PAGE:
Standing on both feet: Close your eyes while you standing with your feet together, your ankles touching, and your arms at your chest. Set a timer for yourself: You should just be able to stand motionless for 60 seconds, however, some swaying is normal. Next, put your right foot in front of your left and close your eyes. Standing for at least 38 seconds on each side is required. Make sure there is padding around you or someone present to catch you if you fall.

Standing on one foot: This involves bending the other knee while raising the foot that isn’t supporting you off the ground without allowing it to touch the leg that is supporting you. A doorway is a good place to perform this so you can grip the sides if you start to fall. Close your eyes and repeat. People under the age of 60 can usually maintain the position for 21 seconds with their eyes shut and 29 seconds with open eyes;  Twenty-two seconds with open eyes, 10 seconds with closed eyes for people 61 years of age and older. Ensure that there is padding around you or someone who can catch you if you fall.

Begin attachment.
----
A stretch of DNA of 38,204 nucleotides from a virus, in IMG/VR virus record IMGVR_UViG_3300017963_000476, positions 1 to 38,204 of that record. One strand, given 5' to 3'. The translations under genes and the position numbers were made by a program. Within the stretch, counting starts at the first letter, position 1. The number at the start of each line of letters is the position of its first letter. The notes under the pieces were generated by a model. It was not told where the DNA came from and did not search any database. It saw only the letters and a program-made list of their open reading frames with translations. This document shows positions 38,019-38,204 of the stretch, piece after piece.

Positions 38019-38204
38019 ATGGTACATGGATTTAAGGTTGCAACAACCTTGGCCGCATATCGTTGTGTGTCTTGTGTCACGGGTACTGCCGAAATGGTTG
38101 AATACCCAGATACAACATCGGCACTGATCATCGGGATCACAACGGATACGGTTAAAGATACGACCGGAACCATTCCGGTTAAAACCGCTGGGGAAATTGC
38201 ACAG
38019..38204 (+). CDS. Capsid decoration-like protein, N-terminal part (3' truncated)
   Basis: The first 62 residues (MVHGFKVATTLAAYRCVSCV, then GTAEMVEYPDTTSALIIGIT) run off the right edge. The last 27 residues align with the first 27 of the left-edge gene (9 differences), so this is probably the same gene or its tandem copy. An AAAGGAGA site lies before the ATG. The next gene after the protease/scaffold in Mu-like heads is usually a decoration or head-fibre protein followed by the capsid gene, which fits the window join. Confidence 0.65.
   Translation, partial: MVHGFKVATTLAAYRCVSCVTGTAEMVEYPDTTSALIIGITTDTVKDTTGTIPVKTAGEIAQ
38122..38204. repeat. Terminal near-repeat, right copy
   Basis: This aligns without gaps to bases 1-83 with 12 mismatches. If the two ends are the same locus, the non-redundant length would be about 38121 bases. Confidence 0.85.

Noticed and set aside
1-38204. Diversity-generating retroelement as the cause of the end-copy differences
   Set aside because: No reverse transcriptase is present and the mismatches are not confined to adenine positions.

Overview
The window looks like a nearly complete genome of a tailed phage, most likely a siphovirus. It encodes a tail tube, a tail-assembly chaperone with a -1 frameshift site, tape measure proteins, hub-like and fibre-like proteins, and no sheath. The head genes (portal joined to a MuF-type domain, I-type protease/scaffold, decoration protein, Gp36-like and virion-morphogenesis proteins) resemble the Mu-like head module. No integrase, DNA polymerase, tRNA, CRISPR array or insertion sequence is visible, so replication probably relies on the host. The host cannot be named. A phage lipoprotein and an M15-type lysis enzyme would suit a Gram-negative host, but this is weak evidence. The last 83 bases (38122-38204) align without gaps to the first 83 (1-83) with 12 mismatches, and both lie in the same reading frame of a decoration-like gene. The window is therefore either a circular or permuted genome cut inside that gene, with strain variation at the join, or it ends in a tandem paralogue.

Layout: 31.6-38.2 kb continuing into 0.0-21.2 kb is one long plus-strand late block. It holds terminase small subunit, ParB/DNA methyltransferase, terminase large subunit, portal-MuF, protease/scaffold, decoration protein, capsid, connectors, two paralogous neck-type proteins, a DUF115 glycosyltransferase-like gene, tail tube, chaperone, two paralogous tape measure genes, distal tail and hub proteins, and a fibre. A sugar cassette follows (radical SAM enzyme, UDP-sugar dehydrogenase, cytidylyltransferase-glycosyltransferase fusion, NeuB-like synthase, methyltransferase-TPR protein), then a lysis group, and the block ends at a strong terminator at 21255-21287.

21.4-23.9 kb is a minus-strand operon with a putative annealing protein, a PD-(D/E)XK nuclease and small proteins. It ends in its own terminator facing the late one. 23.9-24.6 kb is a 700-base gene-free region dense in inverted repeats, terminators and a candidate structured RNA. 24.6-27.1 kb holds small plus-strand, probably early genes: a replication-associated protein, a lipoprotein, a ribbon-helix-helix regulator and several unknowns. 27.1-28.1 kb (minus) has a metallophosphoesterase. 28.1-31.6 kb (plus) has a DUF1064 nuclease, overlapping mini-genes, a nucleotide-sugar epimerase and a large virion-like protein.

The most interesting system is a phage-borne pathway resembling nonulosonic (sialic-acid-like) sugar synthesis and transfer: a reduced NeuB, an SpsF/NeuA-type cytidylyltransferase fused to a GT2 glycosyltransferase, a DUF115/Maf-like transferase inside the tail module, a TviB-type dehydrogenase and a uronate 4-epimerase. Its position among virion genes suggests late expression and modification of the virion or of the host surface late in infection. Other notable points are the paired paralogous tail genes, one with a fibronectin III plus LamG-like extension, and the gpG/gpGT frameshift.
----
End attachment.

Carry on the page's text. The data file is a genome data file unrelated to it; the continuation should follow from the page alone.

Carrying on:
On the ball of the foot: Place your non-supporting foot along the inside of your standing leg’s knee while standing on one foot with your hands on your hips. You should be able to hold the position for 25 seconds after lifting your heel off the floor. Make sure there is padding around you or someone present to catch you if you fall.

One of the essential questions in enhancing a healthy illness-free lifestyle is ‘how to increase balance?’ You should concentrate on strengthening your lower body muscles, shifting your concentration, putting it into practice, and boosting your core strength if you want to enhance your balance. Here are some basic principles for balance-enhancing physical activities and exercises.